When the UCLA School of Medicine was in its infancy in the 1950s, its first National Institutes of Health research grant established the UCLA Hematology Research Laboratory directed by William N. Valentine, M.D. His first cadre of research technologists was comprised of several unique individuals with eclectic credentials that included Marylu Mattson. Their studies of blood cell metabolism in health and disease were eventually responsible for identifying over half of the enzyme deficiency states now known to cause hereditary and acquired forms of hemolytic anemia in humans and animals. This not only established an international reputation for the Laboratory but led to Dr. Valentine’s election to the National Academy of Sciences and his nomination for a Lasker Medical Science Award, the so-called “pre-Nobel”.
Lu’s simultaneous pursuit of a doctoral degree in English literature did not deter her from mastering the arcane language of enzyme biochemistry, and she was equally meticulous and insightful at the laboratory bench as she was in the literature archives of academe. She developed into a highly sophisticated experimentalist who contributed far more than technical expertise. Lu’s work was instrumental in identifying and characterizing the first kindreds afflicted with pyruvate kinase deficiency, worldwide the second most common hereditary enzyme defect associated with hemolytic anemia.
Her ability to work creatively in such disparate fields set her apart and reflected her wide-ranging curiosity and intellectual capacities. Her interest and accomplishments in multiple fine arts media were a similar reflection of her multifaceted intelligence, and she even became a periodic resident of the art colony at San Miguel de Allende in Mexico. More recently, even in retirement, she was actively mediating the early stages of a potential academic affiliation between the Mendocino Art Center and the Art Department of her beloved Sonoma State University.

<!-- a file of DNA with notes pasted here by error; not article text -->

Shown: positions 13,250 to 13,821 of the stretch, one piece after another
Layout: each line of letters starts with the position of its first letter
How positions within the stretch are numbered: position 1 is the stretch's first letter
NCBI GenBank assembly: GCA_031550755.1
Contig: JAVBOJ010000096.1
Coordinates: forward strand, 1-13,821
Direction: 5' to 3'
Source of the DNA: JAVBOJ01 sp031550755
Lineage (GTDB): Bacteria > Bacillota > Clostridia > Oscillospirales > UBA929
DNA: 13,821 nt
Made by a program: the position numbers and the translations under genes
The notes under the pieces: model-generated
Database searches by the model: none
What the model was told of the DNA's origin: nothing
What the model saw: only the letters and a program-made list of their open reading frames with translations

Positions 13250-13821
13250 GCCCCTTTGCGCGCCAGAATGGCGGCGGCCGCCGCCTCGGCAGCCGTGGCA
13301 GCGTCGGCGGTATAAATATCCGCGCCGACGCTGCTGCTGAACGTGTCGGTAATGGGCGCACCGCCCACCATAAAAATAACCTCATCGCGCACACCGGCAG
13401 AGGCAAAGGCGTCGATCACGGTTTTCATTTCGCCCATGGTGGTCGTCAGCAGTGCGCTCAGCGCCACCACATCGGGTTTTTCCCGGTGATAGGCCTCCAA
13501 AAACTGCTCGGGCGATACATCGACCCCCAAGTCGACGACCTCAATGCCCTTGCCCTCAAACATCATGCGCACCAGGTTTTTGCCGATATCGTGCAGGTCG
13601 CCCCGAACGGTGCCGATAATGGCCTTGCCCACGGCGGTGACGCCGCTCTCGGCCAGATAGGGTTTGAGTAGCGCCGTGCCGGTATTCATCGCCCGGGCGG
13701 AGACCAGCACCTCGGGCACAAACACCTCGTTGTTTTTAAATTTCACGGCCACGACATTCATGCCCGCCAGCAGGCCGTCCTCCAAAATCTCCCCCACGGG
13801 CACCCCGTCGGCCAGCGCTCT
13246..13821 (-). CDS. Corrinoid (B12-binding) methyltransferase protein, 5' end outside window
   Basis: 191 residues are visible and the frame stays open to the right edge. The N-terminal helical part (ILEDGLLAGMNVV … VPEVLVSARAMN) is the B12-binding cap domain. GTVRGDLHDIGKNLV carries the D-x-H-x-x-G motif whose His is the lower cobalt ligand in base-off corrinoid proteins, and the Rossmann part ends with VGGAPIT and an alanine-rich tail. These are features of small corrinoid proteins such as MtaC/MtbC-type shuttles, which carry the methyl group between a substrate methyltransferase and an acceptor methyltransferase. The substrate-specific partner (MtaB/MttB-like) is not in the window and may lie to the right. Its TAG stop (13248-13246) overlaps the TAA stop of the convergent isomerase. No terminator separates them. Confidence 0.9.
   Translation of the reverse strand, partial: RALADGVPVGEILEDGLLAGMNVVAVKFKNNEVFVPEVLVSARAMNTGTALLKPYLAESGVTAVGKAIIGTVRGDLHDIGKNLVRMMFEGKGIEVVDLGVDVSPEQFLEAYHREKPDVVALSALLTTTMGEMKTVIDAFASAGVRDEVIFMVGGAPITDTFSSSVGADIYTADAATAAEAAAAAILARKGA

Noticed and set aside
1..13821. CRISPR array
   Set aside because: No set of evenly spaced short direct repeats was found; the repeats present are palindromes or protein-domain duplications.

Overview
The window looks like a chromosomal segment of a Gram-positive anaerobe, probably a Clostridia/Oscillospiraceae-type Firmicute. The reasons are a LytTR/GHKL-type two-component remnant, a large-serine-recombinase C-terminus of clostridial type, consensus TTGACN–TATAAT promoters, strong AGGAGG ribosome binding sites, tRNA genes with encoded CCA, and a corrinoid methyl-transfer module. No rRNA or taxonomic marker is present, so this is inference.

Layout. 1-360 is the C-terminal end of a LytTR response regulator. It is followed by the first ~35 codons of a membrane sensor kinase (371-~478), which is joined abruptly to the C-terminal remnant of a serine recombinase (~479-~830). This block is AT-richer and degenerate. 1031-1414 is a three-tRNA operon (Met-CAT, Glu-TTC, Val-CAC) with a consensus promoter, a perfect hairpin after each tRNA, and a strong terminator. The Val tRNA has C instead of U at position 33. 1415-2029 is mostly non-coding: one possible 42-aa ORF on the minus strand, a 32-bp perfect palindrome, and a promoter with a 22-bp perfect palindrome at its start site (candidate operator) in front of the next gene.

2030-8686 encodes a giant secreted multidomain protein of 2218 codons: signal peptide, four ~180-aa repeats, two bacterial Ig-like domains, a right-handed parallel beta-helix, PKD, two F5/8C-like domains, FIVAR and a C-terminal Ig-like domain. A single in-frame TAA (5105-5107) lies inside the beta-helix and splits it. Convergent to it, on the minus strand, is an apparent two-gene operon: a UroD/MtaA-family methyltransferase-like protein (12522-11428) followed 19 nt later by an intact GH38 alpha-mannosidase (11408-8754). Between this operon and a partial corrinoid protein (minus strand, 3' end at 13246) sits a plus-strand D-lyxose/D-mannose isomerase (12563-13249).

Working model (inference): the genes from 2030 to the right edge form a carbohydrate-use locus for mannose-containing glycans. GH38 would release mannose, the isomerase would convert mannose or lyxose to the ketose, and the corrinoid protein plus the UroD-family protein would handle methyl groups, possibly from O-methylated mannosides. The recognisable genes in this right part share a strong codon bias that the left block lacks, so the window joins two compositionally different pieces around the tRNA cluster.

Those of us who had the great good fortune to love her as friend and work with her as esteemed colleague will perhaps most fondly remember her engaging unpretentious nature, her quick wit and subtle sense of humor, and her remarkable equanimity, even when working under arduous circumstances. It is particularly devastating to lose her after so recently reuniting.
I especially missed Lu this week as I installed a sculpture for the Marine Wildlife Invitational Exhibition at the Mendocino Art Center where I rendezvoused with her and Linda last year. This was the first piece I had completed utilizing many of our old lab’s micropipettes that became obsolete with the advent of disposable plastic alternatives. Their inherent beauty, as well as the historical connection, always prevented me from discarding them. I have asked the Art Center to cite it in dedication to Lu’s memory.
Donald E. Paglia, M.D., Principal Investigator, UCLA Hematology Research Laboratory, UCLA School of Medicine.